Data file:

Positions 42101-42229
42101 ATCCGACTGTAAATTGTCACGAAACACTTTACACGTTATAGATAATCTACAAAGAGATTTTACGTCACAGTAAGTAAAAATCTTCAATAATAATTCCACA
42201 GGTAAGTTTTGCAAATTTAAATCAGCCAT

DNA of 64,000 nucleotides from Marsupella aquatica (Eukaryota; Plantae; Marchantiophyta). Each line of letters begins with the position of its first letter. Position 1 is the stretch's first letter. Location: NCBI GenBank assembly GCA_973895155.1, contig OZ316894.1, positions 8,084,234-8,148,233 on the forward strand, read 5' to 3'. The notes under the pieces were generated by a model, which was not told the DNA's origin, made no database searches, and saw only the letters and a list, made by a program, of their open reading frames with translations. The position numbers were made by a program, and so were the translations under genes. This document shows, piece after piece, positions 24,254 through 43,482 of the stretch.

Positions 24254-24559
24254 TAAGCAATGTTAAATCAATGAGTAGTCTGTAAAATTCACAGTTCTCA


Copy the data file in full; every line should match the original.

Positions 42101-42229
42101 ATCCGACTGTAAATTGTCACGAAACACTTTACACGTTATAGATAATCTACAAAGAGATTTTACGTCACAGTAAGTAAAAATCTTCAATAATAATTCCACA
42201 GGTAAGTTTTGCAAATTTAAATCAGCCAT

DNA of 64,000 nucleotides from Marsupella aquatica (Eukaryota; Plantae; Marchantiophyta). Each line of letters begins with the position of its first letter. Position 1 is the stretch's first letter. Location: NCBI GenBank assembly GCA_973895155.1, contig OZ316894.1, positions 8,084,234-8,148,233 on the forward strand, read 5' to 3'. The notes under the pieces were generated by a model, which was not told the DNA's origin, made no database searches, and saw only the letters and a list, made by a program, of their open reading frames with translations. The position numbers were made by a program, and so were the translations under genes. This document shows, piece after piece, positions 24,254 through 43,482 of the stretch.

Positions 24254-24559
24254 TAAGCAATGTTAAATCAATGAGTAGTCTGTAAAATTCACAGTTCTCA